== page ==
CARIBOU, Maine – Laugh, and the world laughs with you. Share that laughter and the world honors you.
That’s exactly what happened to Betty Walker, Cary Medical Center’s director of volunteer services, when the Maine Hospital Association last week named her the 2011 Caregiver of the Year.
Known throughout the hospital as Cary’s “chief entertainment officer,” Walker is an advocate of using humor to improve the lives and moral of patients at the facility.
“Betty’s selection as 2011 Caregiver of the Year is an example of how hospital care is more than just making sure patients get the right treatments,” Steven Michaud, MHA president, said. “It’s also about ministering to their emotional needs.”
Walker has worked at Cary for 25 years, ever since joining the staff as a receptionist in the rehabilitation services department.
“I was shocked and never dreamed I’d be nominated for a statewide award,” Walker said Friday afternoon while taking a break from tending to her granddaughter. “I just do what I do and I love what I do.”
What Walker loves — and has loved for as long as she can remember — is acting and making people laugh.
Early on in her career at Cary, Walker founded an all-girls hillbilly band that called themselves The Hooters.
“At the time I did no know about those ‘Hooter’ restaurants,” Walker said. “I don’t get around much.”
The band entertained with musical numbers featuring members jamming on spoons and washboards. They also performed skits and told jokes.
“We entertained the patients and sometimes performed outside the hospital,” Walker said.
When The Hooters took their show on the road they never charged for the performance, but readily accepted donations for the local cancer clinic, something that became personal for Walker.
On March 29, 2010, the now 63-year-old Walker was diagnosed with endometrial-uterine cancer.
“That same week I learned I was going to have a grandchild,” Walker said. “So I just knew the Lord was going to let me see her.”
Three rounds of chemotherapy and 25 radiation treatments later, Walker is now in remission and itching to get back to entertaining.
“For awhile another guy from the hospital and I were dressing up as clowns and called ourselves ‘Suture and Stitches,’ and we’d go around visiting the patients,” Walker said. “Of course, the employees liked it too [but] I could not do it this year and I’m going to get back into it.”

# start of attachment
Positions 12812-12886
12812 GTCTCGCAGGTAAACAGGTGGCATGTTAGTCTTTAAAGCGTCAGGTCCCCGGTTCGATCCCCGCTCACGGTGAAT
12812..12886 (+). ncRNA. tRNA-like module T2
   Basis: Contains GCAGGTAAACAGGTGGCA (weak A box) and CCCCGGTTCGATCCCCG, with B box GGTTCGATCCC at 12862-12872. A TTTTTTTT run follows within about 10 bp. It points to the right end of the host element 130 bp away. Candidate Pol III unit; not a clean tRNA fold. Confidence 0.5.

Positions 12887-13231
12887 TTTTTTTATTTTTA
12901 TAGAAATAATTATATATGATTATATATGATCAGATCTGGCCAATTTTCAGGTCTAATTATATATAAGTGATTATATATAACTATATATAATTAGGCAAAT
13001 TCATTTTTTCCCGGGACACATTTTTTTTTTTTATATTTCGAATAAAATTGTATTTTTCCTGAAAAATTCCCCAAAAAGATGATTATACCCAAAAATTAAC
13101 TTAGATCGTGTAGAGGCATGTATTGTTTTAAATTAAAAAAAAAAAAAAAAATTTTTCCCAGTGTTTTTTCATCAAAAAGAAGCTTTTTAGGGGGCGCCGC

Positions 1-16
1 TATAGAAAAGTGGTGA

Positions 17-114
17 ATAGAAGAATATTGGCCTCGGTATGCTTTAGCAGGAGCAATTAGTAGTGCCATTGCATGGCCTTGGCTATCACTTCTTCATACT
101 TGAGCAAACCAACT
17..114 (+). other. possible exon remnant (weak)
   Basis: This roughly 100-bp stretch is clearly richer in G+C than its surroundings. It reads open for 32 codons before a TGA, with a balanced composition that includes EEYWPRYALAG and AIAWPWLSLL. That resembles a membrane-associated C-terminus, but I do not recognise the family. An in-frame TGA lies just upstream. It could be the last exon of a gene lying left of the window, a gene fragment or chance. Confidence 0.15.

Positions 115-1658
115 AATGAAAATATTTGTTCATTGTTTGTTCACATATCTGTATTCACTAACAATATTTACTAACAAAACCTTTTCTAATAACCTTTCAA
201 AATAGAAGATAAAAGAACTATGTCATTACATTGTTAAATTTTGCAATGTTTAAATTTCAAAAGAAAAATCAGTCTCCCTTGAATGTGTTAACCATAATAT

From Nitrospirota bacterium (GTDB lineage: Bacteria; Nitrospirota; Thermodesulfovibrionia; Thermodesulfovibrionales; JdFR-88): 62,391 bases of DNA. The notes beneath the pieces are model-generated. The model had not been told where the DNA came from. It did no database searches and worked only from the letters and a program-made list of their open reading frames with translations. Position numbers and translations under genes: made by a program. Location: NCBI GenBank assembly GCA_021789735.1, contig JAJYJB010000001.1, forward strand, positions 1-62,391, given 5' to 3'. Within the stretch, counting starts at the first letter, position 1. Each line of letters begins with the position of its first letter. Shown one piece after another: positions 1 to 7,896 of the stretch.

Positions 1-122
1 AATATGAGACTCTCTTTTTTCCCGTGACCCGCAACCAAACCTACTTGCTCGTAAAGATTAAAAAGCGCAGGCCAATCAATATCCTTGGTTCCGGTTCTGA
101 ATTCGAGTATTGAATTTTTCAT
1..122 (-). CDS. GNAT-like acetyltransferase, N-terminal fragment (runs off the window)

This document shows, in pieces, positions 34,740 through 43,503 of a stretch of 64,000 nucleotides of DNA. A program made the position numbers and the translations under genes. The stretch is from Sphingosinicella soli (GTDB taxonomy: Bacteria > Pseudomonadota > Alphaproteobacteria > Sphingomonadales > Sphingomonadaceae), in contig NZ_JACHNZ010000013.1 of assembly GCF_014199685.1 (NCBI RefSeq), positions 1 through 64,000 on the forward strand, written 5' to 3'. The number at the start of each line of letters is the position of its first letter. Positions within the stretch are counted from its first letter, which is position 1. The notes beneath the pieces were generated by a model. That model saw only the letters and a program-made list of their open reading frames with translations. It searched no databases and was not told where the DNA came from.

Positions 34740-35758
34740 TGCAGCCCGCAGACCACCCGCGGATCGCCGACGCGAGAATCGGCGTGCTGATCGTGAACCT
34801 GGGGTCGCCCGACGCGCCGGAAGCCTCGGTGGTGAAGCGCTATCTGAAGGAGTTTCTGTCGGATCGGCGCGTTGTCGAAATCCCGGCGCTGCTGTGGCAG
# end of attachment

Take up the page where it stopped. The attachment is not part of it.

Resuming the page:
Walker also organizes the hospital annual talent show, which raises thousands of dollars.
In her current position she has developed one of the strongest hospital volunteer programs in Maine, with nearly 100 volunteers logging more than 10,000 hours annually. Her blood drives have provided nearly 10,000 units of blood, earning recognition from the American Red Cross.
In the midst of all this, Walker successfully raised her family, ensuring that her special needs daughter had the opportunity to excel in her creativity and talent. And she earned a degree from Northern Maine Community College, graduating at the top of her class, and later becoming a mentor for students there. She also was recently named one of 50 shining star graduates of NMCC in recognition of the college’s 50th anniversary.
Walker admits to being no stranger to adversity.
“Years ago I ended up divorced, on welfare and raising a daughter with Down syndrome,” she said. “She’s now 38 and doing great, my oldest daughter is an occupational therapist with her own business and my youngest is a cosmetologist and has her own business, so they all turned out pretty good.”
Along the way she met and married Rey Walker in 1990 who was a special part of her family until his passing in 1999.
Walker credits her attitude in getting her through tough times.
“The big key to success is your attitude,” she said. “It affects all parts of your life.”
Nancy Bergin works closely with Walker in Cary’s human resources department.
“I am truly blessed to have Betty as a co-worker and friend,” Bergin said. “She exemplifies faith, integrity, commitment and courage and I would be remiss not to mention the daily dose of humor she shares with all of us.”
Her experiences as a patient have taught Walker a thing or two, she said.
“Life is a journey and you have mountain tops and valley experiences and we look to always be on the mountain,” she said. “But in the valleys you have the beautiful brooks and flowers.”
Surviving cancer and witnessing firsthand the support of friends, family and co-workers has made Walker see and appreciate those valleys.
Walker is already looking forward to planning the coming Cary Talent Show and promises to appear “in some kind of get up.”
And, don’t discount a possible cameo by The Hooters.
“When you take a moment to laugh, no matter what you are going through, it helps release your burden for those few moments,” Walker said. “I love to make people laugh and to hear them laugh.”